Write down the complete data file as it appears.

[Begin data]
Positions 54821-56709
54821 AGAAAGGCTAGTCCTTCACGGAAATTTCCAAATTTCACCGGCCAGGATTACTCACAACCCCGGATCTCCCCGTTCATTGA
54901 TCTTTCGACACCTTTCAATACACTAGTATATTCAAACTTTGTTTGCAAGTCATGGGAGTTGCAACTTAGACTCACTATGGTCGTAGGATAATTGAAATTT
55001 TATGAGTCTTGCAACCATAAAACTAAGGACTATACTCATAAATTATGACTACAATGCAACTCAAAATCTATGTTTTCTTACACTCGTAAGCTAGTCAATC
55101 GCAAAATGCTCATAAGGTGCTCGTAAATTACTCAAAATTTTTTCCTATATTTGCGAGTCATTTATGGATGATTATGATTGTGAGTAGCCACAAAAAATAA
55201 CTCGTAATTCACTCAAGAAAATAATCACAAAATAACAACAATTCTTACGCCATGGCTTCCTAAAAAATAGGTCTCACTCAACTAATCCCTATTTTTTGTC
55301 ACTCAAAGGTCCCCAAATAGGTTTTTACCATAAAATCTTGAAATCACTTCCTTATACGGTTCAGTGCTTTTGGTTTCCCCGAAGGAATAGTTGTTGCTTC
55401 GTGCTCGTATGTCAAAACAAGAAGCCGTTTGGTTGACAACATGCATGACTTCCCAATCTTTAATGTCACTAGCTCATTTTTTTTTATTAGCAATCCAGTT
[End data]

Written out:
Positions 54821-56709
54821 AGAAAGGCTAGTCCTTCACGGAAATTTCCAAATTTCACCGGCCAGGATTACTCACAACCCCGGATCTCCCCGTTCATTGA
54901 TCTTTCGACACCTTTCAATACACTAGTATATTCAAACTTTGTTTGCAAGTCATGGGAGTTGCAACTTAGACTCACTATGGTCGTAGGATAATTGAAATTT
55001 TATGAGTCTTGCAACCATAAAACTAAGGACTATACTCATAAATTATGACTACAATGCAACTCAAAATCTATGTTTTCTTACACTCGTAAGCTAGTCAATC
55101 GCAAAATGCTCATAAGGTGCTCGTAAATTACTCAAAATTTTTTCCTATATTTGCGAGTCATTTATGGATGATTATGATTGTGAGTAGCCACAAAAAATAA
55201 CTCGTAATTCACTCAAGAAAATAATCACAAAATAACAACAATTCTTACGCCATGGCTTCCTAAAAAATAGGTCTCACTCAACTAATCCCTATTTTTTGTC
55301 ACTCAAAGGTCCCCAAATAGGTTTTTACCATAAAATCTTGAAATCACTTCCTTATACGGTTCAGTGCTTTTGGTTTCCCCGAAGGAATAGTTGTTGCTTC
55401 GTGCTCGTATGTCAAAACAAGAAGCCGTTTGGTTGACAACATGCATGACTTCCCAATCTTTAATGTCACTAGCTCATTTTTTTTTATTAGCAATCCAGTT